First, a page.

All components of the VisualWorks system are installed on Windows 7 or later in a Program Files\Cincom directory named after the version number of the installed system – for instance, vw7.5nc. This directory contains several subdirectories including bin, doc, examples and many others.

Mouse buttons and menus[edit]

VisualWorks assumes a three-button mouse with buttons having logical names <Select>, <Operate>, and <Window>. Although, a one or two button mouse can be used along with Ctrl, Option, or Command keys. <Select> selects any interface object. <Operate> brings up a menu of operations for the current view/selection. <Window> initiates actions (move, close...) on VisualWorks windows.

File-in format[edit]

File-in format is the original Smalltalk format for representing classes as text files. These can be "filed in" to the VisualWorks IDE to generate any classes not already contained in the Smalltalk image. Every file-in document provides a simple textual representation of a Smalltalk class, or classes, in a text file with a .st suffix. It is still supported in VisualWorks, but has been superseded by a Parcels mechanism. There are examples in file-in format in the examples subdirectory.


Parcels are external file representations of packages.

An Examples Browser is provided as a parcel in the examples directory. Several image level switches are available to specify parcel loading on image startup.[1] The parcel path is the list of directories where VisualWorks looks for parcels. This can be set using the System Settings tool.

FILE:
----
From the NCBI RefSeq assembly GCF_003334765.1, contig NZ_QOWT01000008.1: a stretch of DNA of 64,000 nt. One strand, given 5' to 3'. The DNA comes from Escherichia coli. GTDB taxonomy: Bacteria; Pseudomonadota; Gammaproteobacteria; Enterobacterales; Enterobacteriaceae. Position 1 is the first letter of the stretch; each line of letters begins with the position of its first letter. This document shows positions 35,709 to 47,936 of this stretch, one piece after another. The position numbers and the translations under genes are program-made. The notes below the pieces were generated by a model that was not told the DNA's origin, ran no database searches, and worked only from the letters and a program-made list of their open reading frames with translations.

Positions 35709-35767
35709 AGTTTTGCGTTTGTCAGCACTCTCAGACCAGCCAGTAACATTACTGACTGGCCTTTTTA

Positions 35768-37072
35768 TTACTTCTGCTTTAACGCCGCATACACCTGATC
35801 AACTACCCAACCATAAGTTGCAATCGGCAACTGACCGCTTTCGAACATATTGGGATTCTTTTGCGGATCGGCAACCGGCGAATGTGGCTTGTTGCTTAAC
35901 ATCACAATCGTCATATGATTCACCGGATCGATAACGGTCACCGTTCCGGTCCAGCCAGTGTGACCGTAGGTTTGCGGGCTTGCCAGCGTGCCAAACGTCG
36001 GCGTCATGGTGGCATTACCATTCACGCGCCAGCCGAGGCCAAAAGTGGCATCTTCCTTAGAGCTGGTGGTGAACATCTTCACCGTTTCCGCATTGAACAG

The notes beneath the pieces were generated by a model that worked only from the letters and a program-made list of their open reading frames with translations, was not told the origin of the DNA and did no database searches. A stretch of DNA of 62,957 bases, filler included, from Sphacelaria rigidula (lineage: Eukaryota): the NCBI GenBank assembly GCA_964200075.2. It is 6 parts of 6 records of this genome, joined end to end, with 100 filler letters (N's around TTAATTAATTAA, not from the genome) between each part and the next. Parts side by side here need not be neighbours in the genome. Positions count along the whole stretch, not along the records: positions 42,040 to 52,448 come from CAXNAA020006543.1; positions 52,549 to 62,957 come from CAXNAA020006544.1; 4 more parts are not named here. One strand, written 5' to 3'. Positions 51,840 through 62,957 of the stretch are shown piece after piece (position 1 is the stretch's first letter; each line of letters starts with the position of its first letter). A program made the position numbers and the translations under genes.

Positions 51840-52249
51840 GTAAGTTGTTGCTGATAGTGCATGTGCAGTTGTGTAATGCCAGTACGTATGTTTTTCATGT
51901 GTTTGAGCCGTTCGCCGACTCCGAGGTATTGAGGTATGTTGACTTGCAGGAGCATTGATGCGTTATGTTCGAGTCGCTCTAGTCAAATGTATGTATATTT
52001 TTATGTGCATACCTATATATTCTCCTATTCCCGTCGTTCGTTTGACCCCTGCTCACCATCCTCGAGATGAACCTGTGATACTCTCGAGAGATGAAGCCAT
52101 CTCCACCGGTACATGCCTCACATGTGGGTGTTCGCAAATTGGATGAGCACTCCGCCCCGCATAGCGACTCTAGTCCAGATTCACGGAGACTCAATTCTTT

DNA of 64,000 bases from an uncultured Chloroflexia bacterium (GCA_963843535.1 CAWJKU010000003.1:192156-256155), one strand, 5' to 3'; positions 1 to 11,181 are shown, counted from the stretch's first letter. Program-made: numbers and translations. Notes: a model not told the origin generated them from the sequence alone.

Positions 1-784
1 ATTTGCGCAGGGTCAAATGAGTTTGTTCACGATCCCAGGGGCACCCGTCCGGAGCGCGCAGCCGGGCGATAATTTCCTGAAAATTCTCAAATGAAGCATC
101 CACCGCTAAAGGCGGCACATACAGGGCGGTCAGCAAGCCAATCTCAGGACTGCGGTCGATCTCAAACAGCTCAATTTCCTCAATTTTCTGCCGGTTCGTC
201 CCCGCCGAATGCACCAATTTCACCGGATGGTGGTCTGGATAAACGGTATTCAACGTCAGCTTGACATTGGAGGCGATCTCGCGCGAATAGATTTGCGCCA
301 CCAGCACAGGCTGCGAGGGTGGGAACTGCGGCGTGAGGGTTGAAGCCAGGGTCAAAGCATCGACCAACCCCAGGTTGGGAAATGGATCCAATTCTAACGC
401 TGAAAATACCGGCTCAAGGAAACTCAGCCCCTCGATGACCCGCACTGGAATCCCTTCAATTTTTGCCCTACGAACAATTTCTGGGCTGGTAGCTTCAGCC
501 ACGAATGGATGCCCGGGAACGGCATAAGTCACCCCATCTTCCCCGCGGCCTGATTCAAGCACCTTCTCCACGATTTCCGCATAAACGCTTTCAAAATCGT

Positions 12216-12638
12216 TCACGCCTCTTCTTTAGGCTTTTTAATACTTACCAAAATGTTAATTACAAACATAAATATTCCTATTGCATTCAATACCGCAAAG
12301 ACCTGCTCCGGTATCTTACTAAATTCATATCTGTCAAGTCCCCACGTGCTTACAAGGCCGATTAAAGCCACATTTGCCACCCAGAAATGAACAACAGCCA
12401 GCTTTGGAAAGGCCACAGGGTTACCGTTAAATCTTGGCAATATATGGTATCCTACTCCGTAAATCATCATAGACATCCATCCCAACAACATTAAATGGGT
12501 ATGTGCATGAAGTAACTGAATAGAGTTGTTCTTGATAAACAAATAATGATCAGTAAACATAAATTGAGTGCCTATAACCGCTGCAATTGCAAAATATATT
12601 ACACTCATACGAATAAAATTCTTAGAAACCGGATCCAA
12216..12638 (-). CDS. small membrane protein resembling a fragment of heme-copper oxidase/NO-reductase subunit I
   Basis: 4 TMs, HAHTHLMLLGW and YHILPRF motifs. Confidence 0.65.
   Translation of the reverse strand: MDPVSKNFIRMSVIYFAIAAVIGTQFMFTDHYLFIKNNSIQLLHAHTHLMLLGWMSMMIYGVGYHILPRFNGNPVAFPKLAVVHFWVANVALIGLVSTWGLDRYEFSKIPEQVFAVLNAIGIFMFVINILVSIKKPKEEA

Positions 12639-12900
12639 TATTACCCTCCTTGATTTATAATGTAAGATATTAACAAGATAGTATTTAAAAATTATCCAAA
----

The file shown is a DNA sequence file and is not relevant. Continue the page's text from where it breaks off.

Parcels provide the component technology for VisualWorks. Packages and bundles organize the code and model the contents of parcels. Parcels are created by publishing packages/bundles. The term components, in the VisualWorks sphere, is used to refer to parcels, packages, and bundles when it is not necessary to be specific.

The parcel code's organization on loading is determined by its creation. If it was created by publishing a package, it is loaded into the same package. If created from a bundle, it can be reloaded as the bundle or as one package.

The load sequence for a package is:

  1. Any prerequisite components are loaded.
  2. Any defined pre-load action is performed (e.g. undeclared variables initialized).
  3. Objects in the package are installed.
  4. Every class in the parcel is sent message post Load: the Package, and any action executed. This is often an application launch.

Parcel manager[edit]